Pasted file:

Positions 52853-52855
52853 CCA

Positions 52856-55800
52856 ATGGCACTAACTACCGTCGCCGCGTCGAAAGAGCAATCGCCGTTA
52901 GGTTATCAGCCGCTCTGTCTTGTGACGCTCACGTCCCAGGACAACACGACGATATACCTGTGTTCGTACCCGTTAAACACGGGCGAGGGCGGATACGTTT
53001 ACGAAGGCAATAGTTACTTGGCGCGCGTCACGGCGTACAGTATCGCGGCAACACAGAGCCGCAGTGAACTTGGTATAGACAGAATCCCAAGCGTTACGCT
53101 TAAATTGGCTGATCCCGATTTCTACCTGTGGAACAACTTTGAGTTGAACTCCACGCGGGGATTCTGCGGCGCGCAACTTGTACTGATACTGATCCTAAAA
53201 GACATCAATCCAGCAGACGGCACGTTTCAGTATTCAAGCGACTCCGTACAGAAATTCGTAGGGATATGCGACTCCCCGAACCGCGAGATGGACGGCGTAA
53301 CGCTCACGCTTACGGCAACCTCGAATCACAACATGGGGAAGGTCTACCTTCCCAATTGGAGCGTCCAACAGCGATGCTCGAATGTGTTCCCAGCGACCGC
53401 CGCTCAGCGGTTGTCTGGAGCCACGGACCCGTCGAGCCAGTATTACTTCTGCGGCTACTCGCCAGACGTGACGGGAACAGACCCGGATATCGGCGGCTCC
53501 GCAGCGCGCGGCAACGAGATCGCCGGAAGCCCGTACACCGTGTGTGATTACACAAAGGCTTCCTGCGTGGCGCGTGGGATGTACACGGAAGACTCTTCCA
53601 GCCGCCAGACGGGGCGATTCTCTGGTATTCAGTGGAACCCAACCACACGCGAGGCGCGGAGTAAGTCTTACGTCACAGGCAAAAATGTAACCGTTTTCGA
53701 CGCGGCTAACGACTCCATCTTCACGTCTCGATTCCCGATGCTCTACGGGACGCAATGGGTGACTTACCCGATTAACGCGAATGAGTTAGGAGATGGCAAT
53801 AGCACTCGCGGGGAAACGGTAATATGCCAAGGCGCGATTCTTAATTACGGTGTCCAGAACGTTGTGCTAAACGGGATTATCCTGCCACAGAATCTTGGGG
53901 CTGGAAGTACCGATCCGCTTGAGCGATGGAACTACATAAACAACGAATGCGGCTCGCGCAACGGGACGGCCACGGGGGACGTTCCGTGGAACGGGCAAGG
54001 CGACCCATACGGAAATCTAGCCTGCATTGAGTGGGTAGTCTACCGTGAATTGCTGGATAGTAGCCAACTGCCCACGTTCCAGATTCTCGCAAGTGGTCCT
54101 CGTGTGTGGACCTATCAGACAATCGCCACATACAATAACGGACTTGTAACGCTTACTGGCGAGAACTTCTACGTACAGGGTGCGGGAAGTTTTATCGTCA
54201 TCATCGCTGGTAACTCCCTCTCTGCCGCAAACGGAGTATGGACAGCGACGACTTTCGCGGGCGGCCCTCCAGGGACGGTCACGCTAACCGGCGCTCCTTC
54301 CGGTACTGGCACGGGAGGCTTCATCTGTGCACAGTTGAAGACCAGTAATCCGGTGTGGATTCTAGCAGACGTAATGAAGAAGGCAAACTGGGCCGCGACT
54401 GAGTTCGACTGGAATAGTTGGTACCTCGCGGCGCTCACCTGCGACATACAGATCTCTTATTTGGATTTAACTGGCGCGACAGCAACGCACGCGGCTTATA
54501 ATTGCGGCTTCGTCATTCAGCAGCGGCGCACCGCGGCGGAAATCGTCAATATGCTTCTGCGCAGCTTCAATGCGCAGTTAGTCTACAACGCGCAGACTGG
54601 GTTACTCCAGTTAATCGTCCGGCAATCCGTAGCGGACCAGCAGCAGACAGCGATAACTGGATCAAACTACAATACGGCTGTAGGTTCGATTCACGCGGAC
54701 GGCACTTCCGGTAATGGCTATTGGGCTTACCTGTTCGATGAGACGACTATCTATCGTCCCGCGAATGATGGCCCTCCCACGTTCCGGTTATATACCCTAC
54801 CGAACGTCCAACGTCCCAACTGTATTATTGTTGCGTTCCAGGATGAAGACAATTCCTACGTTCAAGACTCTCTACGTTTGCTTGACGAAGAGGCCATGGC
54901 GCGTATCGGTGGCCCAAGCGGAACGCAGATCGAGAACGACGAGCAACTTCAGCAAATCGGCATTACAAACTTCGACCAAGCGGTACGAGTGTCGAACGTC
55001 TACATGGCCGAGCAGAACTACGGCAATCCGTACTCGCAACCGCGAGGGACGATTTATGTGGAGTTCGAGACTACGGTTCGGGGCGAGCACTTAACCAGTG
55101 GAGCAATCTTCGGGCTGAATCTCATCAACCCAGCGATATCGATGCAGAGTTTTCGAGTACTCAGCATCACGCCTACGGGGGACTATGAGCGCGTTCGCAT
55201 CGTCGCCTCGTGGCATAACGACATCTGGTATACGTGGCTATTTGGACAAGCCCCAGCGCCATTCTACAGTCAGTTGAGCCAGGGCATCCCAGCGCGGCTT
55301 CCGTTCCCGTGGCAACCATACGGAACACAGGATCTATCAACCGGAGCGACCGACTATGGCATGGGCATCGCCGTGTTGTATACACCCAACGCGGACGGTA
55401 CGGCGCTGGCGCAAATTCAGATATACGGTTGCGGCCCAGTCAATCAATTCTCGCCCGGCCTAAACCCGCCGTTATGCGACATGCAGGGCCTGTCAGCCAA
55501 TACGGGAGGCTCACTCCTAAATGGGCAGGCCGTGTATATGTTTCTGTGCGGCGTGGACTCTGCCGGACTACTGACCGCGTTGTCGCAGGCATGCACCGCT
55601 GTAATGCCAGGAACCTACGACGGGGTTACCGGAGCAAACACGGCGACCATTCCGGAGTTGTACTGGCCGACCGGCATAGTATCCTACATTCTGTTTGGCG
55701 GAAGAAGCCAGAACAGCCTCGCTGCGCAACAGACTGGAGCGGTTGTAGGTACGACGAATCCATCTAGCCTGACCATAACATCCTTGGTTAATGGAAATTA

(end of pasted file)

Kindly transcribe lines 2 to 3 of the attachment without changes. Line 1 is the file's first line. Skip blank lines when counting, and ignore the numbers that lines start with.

52853 CCA

Positions 52856-55800